Fans of the great Cambrian predator, Anomalocaris, will be pleased to hear that a cousin lived at least until the Devonian, over 100 million years later. That makes this a fairly successful clade of great-appendage arthropods — a group characterized by a pair of very large and often spiky manipulatory/feeding arms located in front of the mouth. Here’s the new fellow, Schinderhannes bartelsi:
(click for larger image)
Holotype of Schinderhannes bartelsi
) Ventral. (B
) Interpretative drawing of ventral side. l, left; r, right; A1, great appendage; A2, flaplike appendage; sp, spine; fm, flap margin; te, tergite; ta, trunk appendage. (C
) Partly exposed dorsal side, horizontally mirrored. (D
) Interpretative drawing of dorsal side. (E
) Interpretative drawing of great appendages, combining information from the dorsal and ventral sides. (F
) Radiograph. (G
) Reconstruction. Scale bar, 10 mm [for (A) to (G)]. (H
) Mouth-part. Scale bar, 5 mm.
There are some significant differences between familiar old Anomalocaris and Schinderhannes. Anomalocaris was a monster that grew to about a meter long; this little guy is about a tenth of that, around 4 inches. He also has those interesting “wings” behind his head, which presumably aided in swimming.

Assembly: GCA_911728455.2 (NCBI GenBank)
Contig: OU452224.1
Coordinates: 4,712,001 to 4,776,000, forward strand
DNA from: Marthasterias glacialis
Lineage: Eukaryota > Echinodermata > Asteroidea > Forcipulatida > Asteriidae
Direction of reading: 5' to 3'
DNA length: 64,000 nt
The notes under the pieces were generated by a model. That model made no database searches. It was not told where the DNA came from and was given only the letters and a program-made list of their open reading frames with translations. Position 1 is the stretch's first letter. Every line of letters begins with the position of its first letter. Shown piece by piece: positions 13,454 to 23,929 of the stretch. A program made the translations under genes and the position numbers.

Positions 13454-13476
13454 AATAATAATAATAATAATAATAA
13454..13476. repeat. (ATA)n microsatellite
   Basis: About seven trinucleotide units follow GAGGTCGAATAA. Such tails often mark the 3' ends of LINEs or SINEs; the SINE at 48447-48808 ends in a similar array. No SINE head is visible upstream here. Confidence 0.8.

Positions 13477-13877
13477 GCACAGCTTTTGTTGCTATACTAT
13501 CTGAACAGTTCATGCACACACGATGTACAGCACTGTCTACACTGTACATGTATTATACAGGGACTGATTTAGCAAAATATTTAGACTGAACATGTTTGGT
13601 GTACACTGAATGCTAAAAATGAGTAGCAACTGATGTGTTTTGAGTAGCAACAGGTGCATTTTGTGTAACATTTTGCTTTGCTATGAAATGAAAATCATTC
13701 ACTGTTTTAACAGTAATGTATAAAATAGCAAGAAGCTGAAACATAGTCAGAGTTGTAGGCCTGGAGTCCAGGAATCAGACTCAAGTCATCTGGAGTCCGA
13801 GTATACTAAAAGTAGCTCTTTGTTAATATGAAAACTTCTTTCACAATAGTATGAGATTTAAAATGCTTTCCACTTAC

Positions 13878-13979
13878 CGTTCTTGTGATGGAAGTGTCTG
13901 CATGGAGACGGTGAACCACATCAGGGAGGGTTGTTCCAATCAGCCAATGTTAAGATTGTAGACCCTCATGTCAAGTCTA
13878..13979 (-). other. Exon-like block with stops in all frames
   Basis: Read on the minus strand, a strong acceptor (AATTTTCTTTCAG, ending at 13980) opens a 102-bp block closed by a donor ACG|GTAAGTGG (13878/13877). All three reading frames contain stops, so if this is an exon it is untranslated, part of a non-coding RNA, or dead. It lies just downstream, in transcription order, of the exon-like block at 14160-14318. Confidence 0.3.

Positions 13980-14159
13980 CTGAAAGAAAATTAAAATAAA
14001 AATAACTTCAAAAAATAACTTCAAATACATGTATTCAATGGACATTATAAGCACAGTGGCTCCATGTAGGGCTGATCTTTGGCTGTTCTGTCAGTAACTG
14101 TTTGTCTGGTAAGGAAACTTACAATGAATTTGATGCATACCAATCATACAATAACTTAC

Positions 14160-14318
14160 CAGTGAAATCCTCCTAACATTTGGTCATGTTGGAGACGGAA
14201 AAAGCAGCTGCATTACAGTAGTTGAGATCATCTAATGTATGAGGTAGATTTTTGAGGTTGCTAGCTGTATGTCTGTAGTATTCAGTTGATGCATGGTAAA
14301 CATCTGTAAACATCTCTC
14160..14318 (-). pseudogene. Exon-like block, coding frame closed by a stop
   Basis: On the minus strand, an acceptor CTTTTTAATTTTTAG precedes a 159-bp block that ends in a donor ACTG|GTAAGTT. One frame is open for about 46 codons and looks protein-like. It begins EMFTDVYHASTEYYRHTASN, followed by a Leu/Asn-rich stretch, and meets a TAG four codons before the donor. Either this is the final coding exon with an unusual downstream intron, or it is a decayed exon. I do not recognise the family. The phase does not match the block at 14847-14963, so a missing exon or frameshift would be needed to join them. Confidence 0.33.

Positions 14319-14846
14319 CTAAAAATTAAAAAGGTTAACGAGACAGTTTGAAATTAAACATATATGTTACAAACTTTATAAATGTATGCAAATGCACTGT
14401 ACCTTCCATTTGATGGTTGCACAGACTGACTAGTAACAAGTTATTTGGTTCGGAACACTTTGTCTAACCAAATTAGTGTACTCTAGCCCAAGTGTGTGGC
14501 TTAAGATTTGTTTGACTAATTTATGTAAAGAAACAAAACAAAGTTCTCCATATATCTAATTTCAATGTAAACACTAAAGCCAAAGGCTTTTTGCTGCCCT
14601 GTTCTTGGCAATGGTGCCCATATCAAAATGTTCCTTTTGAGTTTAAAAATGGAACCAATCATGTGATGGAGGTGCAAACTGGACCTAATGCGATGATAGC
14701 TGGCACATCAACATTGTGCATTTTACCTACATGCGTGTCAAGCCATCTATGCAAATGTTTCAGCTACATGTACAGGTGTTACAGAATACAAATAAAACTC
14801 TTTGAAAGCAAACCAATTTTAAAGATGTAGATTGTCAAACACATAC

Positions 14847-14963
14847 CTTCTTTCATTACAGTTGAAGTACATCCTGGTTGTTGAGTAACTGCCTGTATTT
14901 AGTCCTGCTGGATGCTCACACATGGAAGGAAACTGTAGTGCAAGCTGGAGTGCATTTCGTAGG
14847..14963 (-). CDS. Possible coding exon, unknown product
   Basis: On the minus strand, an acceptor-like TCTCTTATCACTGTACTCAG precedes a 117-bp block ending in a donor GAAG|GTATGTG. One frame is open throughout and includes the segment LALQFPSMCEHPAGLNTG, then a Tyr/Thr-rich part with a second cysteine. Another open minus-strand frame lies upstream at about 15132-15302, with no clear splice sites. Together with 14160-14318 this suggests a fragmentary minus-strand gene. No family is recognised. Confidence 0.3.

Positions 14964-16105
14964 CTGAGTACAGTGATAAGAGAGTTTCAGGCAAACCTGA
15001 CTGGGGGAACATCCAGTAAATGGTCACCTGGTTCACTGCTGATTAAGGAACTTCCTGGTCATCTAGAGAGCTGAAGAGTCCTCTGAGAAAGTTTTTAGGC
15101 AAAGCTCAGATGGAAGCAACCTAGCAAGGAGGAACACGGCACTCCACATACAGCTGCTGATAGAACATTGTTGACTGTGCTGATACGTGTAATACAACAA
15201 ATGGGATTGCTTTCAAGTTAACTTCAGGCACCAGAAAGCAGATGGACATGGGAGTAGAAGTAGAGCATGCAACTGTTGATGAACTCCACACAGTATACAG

Another significant feature of this animal is that it has characters that place it in the Euarthropoda, which makes great appendages paraphyletic and primitively present in euarthropods. Those great appendages have long been a curiousity, and we’ve wondered whether they are a unique innovation that was completely lost in modern arthropods, or whether they evolved into one of the other more familiar cephalic appendages; the authors suggest that this linkage with the euarthropod family tree implies that chelicera (what you may recognize as the big paired ‘fangs’ of spiders) are modified great appendages.
Cladogram; tree length, 87. Consistency index, 0.5402; retention index, 0.6552. (1) Peytoia-like mouth sclerites, terminal mouth position, lateral lobes, loss of lobopod limbs, and stalked eyes. (2) Great appendages. (3) Sclerotized tergites, head shield, loss of lateral lobes, and biramous trunk appendages. (4) Stalked eyes in front and loss of radial mouth. (5) Post-antennal head appendages biramous and antenna in first head position. (6) Free cephalic carapace, carapace bivalved, and two pairs of antennae. (7) Maxilla I and II. (8) Exopods simple oval flap. (9) Two pre-oral appendages and a multisegmented trunk endopod. (10) Post-antennal head appendages biramous and tail appendages fringed with setae. (11) Long flagellae on great appendage and exopods fringed with filaments. (12) Trunk appendages uniramous and eyes not stalked. (13) No posterior tergites. (14) Tail spines and chelicere/chelifore on first head position. (15) Proboscis. (16) Six post-antennal head appendages.
Kühl G, Briggs DEG, Rust J (2009) A Great-Appendage Arthropod with a Radial Mouth from the Lower Devonian HunsrÃ¼ck Slate, Germany. Science 323(5915):771-773.